By: Karla Aparicio, Veaney Castillo, Maura Morales
In today’s ever changing social and political landscape, having effective communication for all our audiences has never been more critical. Our ability to communicate and address prominent issues with audiences is central to public perception, building brand image, and influencing decision-making. Now more than ever is the time to continue sharpening our skills in bringing in audiences from diverse communities. Hispanic Heritage Month represents a time where we can celebrate the influence, beauty, and diversity of the Latino community. It comprises individuals from various countries, each with unique cultures, languages, and traditions.
When working through ways to thoughtfully engage the Latino community in your communications strategy, here are some things to consider:
Keep in mind the language diversity: Although the central language for Latinos is Spanish, there are varying degrees of regional dialects, accents, and wording choice depending on geographic and cultural origins of Latinos. When translating material, keep in mind who your audience is and the demographics of Latinos that make up your audience. Spanglish, or the combination of expression in the English and Spanish language, is a growing practice among Latinos in the U.S. with 77% of bilingual Latinos sharing that they use Spanglish often in their everyday expressions. Your messengers—like influencers, speakers, or third-party validators—should also be representative of the types of Spanish that your audience intakes.
Include geographic Latino representation: There are more than 20 different countries in Latin America that represent the origins of Latinos in the U.S. While you may hear of certain cities or states being majority Latino, the demographics of origins may differ as you go from coast to coast. In California, lived experiences depending on the state’s regions may differ the outlook and perspective of Latinos in the state. For example, Latinos in Los Angeles and Latinos in the Central Valley may have vastly different opinions on key issues. It is always great to keep these geographic distinctions in mind when thinking about media and engagement strategies.
Lived experience in op-ed writing: Looking at the data, the lived experiences of Latinos and their stories need to be figured more prominently in op-ed pieces. UCLA shares that 93.6% of op-eds in the LA Times in 2022 failed to include commentary on Latino issues and the community. Opinion pieces can come not just from Latino elected officials and business leaders; everyday workers, parents, and community members can be the voices to critical issues that are being highlighted in our communications work.
Engage with social platforms that are popular for Latinos in the U.S. and abroad: Social media is rapidly growing with new platforms and opportunities every day. For many Latinos who are very much connected to countries abroad, the platforms where they retain information digitally might be different across geographic locations. WhatsApp is a platform that many Latinos use to stay connected with families abroad through voice recordings, videos, and text messages. But it has also been a place where misinformation has run rampant due to the application not monitoring content like other platforms. WhatsApp provides a space where digital content and strategy can be included in much the same way that it can be placed on TikTok, Instagram, Facebook, and X. Consider including WhatsApp in your next digital strategy to include Latinos who utilize its platform more often than other social sites.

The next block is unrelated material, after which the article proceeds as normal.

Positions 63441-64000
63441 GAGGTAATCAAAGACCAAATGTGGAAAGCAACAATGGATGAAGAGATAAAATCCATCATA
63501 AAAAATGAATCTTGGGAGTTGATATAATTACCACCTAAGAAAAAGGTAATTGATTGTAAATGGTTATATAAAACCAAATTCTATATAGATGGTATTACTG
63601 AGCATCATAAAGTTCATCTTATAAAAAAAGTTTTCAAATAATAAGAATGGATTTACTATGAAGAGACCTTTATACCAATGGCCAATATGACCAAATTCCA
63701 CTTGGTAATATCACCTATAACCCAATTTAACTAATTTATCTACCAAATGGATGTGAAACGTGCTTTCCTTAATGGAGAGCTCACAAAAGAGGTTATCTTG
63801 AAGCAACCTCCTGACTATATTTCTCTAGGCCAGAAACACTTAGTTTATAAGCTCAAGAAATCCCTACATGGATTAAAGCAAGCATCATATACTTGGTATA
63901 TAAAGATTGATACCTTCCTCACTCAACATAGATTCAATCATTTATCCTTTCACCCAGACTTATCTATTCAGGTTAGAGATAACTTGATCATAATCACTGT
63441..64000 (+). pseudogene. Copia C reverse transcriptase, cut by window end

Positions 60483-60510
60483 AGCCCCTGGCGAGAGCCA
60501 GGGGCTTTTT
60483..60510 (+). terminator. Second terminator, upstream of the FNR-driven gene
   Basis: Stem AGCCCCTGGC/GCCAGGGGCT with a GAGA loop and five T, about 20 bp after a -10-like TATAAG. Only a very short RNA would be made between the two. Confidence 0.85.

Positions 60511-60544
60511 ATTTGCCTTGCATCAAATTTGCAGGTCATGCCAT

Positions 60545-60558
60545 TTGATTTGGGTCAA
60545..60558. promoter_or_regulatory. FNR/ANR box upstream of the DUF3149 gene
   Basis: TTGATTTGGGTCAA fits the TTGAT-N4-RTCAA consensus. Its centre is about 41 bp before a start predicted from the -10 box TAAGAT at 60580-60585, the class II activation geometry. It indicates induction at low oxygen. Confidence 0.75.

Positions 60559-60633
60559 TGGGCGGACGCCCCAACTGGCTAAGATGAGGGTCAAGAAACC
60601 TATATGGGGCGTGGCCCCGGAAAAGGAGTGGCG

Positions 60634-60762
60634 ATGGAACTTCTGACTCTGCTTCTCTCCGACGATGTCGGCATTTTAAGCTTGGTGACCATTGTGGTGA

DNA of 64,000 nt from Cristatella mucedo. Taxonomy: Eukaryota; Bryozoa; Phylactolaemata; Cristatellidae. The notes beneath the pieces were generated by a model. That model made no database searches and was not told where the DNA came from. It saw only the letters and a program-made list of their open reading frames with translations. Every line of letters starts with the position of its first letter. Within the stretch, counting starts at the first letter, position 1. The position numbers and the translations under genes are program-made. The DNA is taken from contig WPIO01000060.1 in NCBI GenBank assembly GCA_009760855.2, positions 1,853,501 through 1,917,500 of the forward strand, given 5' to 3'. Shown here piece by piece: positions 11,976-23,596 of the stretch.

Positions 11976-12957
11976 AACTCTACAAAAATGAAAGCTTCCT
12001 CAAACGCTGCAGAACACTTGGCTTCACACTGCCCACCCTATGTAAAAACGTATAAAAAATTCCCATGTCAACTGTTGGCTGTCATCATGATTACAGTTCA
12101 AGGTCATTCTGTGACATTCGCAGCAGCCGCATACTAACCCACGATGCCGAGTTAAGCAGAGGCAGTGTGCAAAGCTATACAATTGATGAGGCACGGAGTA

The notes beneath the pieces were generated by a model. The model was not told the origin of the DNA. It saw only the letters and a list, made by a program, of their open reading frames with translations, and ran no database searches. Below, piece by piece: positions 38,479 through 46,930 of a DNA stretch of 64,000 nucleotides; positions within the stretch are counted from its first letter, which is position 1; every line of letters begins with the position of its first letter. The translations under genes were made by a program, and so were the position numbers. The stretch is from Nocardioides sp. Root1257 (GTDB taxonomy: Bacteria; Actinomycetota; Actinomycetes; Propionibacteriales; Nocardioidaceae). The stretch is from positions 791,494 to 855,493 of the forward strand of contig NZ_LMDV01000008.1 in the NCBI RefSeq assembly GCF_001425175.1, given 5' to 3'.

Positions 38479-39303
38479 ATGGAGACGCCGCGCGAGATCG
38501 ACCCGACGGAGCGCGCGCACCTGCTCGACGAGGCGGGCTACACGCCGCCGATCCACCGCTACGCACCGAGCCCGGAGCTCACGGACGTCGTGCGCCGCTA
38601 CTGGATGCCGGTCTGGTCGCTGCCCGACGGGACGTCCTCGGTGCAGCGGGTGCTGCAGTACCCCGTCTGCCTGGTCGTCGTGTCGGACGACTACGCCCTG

Building trust is vital: In every successful communications campaign, trust is at its core. When connecting with the Latino community, it is vital to go beyond language and try to actively understand their concerns, challenges, and aspirations. Authenticity and goodwill are key to building credibility in outreach efforts. Invest time in getting to know your audience and staying informed about prominent issues. Latinos face unique social and cultural obstacles, including immigration, language barriers, and disparities in healthcare and education. By approaching these topics with empathy and deep understanding, we can contribute to positive change and societal progress.
We must recognize the important steps it takes to have effective communication with the Latino community through cultural sensitivity, inclusivity, and an appreciation of their unique experiences and challenges. As we round out Hispanic Heritage month, let us embrace our diversity in thought and continue to challenge each other to think creatively on our strategy and inclusion. By understanding and including the Latino community in our everyday work thoughtfully, we can bring together change, trust and shape equitable solutions for the issues we face.
Happy Hispanic Heritage Month!